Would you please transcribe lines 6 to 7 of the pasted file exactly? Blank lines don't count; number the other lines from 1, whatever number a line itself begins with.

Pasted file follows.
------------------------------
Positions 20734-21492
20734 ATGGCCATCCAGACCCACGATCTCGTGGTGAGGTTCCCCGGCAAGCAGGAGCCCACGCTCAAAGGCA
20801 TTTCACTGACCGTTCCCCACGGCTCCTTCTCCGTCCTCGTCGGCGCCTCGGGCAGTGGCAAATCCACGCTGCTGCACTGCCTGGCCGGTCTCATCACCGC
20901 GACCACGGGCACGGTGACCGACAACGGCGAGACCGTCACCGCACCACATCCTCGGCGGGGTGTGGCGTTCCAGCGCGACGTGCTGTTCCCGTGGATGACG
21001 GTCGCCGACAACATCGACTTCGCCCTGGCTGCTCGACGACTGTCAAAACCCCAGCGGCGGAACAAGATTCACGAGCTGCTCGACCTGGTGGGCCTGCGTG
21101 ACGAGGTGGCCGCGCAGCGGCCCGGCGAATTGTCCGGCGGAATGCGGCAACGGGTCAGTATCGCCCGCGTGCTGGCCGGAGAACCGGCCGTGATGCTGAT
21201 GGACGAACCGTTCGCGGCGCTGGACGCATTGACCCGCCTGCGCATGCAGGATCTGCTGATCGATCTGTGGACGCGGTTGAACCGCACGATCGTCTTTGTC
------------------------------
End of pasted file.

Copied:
21101 ACGAGGTGGCCGCGCAGCGGCCCGGCGAATTGTCCGGCGGAATGCGGCAACGGGTCAGTATCGCCCGCGTGCTGGCCGGAGAACCGGCCGTGATGCTGAT
21201 GGACGAACCGTTCGCGGCGCTGGACGCATTGACCCGCCTGCGCATGCAGGATCTGCTGATCGATCTGTGGACGCGGTTGAACCGCACGATCGTCTTTGTC